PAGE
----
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Last Vegas Review

Remember the show Golden Girls? Remember how it gave us a funny, but very heartfelt window into the lives of the elderly? Remember how it made you want to spend time with your grandparents and actually listen to their long stories about their old days? If you can, then good news…  Last Vegas is just for you.

If Golden Girls is too far gone to remember, then maybe 2011’s Bridesmaids may be a more fitting comparison. Many will try to compare it to The Hangover, but believe me, if you go in making that sort of comparison, you will be sorely disappointed. It lacks the outrageous spontaneity to be compared to that comedy. The film does, however, follow four childhood best friends now in their late-60s: Billy (Michael Douglas) whose wedding to a woman barely into her 30s is the reason for the group’s Vegas romp. Archie (Morgan Freeman), a borderline alcoholic with a heart condition who escapes from his overprotective son (Michael Ealy) to finally have some fun. Sam (Kevin Kline), who looks to Vegas as an opportunity to escape his droll marriage. And Paddy (Robert DeNiro), a grumpy widower who still has a personal grudge with Billy.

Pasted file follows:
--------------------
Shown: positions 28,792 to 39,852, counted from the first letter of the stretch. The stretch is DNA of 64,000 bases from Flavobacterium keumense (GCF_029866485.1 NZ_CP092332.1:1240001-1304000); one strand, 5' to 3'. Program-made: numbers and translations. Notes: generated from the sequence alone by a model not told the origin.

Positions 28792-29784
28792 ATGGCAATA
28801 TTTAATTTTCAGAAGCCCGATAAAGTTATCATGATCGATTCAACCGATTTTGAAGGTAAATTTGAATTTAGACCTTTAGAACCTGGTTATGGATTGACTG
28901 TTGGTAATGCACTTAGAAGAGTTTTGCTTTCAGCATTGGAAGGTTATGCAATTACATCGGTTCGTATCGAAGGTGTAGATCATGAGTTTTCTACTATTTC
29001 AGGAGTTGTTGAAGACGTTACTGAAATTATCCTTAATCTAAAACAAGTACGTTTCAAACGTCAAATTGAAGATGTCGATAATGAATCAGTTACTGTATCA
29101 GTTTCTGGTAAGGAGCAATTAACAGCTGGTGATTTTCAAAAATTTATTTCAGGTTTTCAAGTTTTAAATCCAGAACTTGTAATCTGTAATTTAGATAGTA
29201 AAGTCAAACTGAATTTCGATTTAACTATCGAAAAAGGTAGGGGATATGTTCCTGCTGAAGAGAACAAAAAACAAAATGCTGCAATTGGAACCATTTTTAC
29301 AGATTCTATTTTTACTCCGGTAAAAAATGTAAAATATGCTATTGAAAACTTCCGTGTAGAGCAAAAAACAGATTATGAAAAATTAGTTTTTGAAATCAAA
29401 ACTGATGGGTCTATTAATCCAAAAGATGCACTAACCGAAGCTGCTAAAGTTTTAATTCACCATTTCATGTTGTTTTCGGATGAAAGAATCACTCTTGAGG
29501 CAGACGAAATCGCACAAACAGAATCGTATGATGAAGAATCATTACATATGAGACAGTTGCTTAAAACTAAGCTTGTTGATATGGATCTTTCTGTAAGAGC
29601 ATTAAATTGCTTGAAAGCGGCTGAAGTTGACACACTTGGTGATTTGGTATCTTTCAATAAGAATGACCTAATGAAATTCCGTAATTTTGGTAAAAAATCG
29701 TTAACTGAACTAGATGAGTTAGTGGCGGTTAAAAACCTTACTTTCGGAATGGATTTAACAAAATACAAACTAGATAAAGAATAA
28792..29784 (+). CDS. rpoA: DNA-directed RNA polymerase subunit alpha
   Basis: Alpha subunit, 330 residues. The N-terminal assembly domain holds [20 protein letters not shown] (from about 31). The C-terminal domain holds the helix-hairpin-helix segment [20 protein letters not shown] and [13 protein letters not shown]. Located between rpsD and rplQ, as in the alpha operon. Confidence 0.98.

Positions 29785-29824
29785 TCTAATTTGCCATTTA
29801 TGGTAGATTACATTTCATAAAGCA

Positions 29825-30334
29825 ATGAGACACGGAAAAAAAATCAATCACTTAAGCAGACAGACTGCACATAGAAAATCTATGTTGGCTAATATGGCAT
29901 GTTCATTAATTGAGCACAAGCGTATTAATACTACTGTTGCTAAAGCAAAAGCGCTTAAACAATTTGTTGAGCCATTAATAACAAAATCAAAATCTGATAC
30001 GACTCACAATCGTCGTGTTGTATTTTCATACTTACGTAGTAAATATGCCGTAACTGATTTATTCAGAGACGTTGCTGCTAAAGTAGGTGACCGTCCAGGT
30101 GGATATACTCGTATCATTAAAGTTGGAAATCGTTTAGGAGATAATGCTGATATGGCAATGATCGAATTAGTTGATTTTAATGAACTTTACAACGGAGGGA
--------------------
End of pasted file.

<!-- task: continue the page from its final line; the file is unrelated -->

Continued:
There is a tad bit of drama in the film, mainly caused by the sudden love triangle between DeNiro, Douglas, and a Vegas songstress (Mary Steenburgen). Unfortunately, none of it ever seems to feel that interesting. There are also a lot of cartoony antics and cameos (50 cent for some reason) that detract from the more realistic humorous moments. But, as with any comedy, making the audience laugh can help to overlook some problems. And this film is full of laughs. Like Golden Girls, it embraces the idea of getting old and uses the chemistry between its cast to make you wish they were your old friends too.

The film may not be too memorable from a story standpoint, but the characters are lovable enough. Morgan Freeman, in particular, steals the show. Sometimes it’s ok to just sit back and enjoy watching old people have fun, even if none of their problems resonate with anyone under the age of 50.


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